Bowel problems can present themselves in different ways. Gas, bloating, constipation, diarrhea and reflux are just some of the symptoms one may experience. While some of these symptoms may be related to a chronic digestive tract condition, others may be due to a sensitivity to one or more particular foods. In both scenarios, what you eat can influence your gut health. That’s why it’s important to keep track of when these symptoms appear, perhaps taking into account what you ate throughout the day.
Whatever the origin of your digestive problems, there are a few foods to avoid if you have digestive discomfort, as they could make the symptoms you are experiencing worse. Here are 6 examples of foods you’ll want to avoid when you have an upset stomach because they can make your gut issues worse. And for more dietitian-approved tips that can help boost your gut health, you should also check out Eating Habits for a Healthy Gut As You Age, Dietitians Say.
Salty, crunchy and tasty, potato chips can be a convenient snack, but they could make your digestive issues worse. Foods that are high in simple carbohydrates like crisps, white bread, and pastries tend to move quickly through the digestive tract, often causing bloating and gas. French fries have another layer of digestive difficulty in that they are fried. Foods high in fat are known to cause heartburn, a common problem in the digestive tract. French fries aren’t the only culprit here, but all fatty foods, including processed foods, french fries, and fatty meat, could increase your risk of heartburn.
It may surprise you that gum can impact your digestive tract, but many varieties of sugar-free gum are made with sugar alcohols. This compound is used to add sweetness to foods without as many calories as sugar. However, these sugar alcohols cannot be fully digested by the body and can therefore lead to digestive disorders. Bloating, gas, and diarrhea are some of the most common symptoms one can experience. You can also find sugar alcohols in sugar-free candy, protein bars, and other products modified to be sugar-free.
While sugar substitutes like sugar alcohols may not be safe for your gut, refined sugar can also pose a problem. Added sugar, such as that in candies, cereals, and baked goods, appears to have many negative effects on the body, including the gut. Research indicates that this added sugar can increase pro-inflammatory properties in the gut, which could lead to a cascade of problems, including an imbalance of helpful gut bacteria and metabolic dysregulation. It’s not realistic to follow a sugar-free diet for any significant period of time, so your best approach is to reduce excess sugar where you can. Replace sugary desserts with fruit, cut the sweetener in your coffee in half, and swap candies for cocoa-dusted nuts.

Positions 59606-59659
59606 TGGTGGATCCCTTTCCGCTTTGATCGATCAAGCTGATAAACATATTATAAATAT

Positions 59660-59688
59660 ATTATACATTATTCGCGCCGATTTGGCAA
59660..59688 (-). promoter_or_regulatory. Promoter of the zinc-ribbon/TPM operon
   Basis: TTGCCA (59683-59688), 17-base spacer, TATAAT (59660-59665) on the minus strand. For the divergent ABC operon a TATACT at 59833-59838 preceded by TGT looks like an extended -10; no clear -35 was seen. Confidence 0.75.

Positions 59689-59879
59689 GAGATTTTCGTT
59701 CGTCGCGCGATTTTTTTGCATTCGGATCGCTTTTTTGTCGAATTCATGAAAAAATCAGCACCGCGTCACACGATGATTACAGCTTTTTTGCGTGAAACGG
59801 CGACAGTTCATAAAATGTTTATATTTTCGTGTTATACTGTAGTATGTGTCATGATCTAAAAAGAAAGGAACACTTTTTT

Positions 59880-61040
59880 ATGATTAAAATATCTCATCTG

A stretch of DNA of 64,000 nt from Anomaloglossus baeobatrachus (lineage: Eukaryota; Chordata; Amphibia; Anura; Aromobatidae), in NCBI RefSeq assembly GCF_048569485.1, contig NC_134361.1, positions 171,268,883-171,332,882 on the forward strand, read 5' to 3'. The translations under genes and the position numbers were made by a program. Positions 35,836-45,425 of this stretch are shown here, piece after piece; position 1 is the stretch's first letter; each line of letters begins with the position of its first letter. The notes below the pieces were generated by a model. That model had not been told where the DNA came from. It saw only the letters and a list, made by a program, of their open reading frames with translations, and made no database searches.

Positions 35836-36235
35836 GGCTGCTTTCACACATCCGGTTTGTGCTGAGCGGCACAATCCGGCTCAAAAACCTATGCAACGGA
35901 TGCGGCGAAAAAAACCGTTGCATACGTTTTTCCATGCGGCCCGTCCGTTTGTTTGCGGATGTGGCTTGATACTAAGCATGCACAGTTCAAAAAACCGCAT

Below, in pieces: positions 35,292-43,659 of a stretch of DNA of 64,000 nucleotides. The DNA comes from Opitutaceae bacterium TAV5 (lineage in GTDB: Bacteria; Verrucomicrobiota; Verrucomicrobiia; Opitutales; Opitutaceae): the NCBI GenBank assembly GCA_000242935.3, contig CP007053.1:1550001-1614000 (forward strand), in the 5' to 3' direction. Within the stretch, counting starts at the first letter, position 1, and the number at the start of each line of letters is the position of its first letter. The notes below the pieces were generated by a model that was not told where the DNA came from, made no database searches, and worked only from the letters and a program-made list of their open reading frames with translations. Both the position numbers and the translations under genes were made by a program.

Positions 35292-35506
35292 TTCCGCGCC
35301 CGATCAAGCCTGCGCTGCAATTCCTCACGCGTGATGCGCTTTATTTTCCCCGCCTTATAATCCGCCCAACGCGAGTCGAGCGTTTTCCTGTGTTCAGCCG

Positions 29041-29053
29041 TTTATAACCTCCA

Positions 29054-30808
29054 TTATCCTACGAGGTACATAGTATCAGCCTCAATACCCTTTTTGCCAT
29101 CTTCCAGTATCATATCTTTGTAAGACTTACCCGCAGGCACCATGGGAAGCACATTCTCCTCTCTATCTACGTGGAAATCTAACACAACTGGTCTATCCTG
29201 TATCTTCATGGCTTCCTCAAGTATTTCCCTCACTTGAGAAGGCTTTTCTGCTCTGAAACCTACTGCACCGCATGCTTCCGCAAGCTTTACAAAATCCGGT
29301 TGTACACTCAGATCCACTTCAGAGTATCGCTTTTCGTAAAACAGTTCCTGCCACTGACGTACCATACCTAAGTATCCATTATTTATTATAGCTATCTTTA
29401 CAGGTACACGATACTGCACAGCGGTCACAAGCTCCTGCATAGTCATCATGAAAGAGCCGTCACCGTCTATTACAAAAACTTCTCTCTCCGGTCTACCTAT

This vegetable is known to cause digestive upset with symptoms like bloating, cramping, and gas. Cabbage belongs to the category of cruciferous vegetables, a group that contains other common vegetables, such as broccoli and Brussels sprouts. This group of vegetables contains a sugar called raffinose, which is known to cause gas. For some, cooking these vegetables before eating them may reduce the risk of digestive upset, but others may need to avoid them all together.
Similar to cruciferous vegetables, beans are another category of foods that contain raffinose, the sugar known to cause gas. Although very nutritious due to their protein, fiber and micronutrient content, beans generally cause digestive upset. Gas, bloating, and stomach pain are some of the symptoms often experienced when consuming beans. In addition to the raffinose in beans, their high fiber content can also be a problem. Although fiber is an essential nutrient, eating too much fiber at once, especially with intestinal problems, can lead to exacerbation of symptoms.
This ingredient is known to add flavor and spice, and while it may have beneficial properties, it could make your digestive issues worse. Capsaicin is the compound that gives chili peppers their heat, and it also has some health properties, including reducing certain markers of inflammation. Yet this same compound can be responsible for side effects like acid reflux and stomach cramps. When you’re having gut issues, it may be best to avoid all forms of spicy foods, including hot sauce, salsa, and spicy seasonings.
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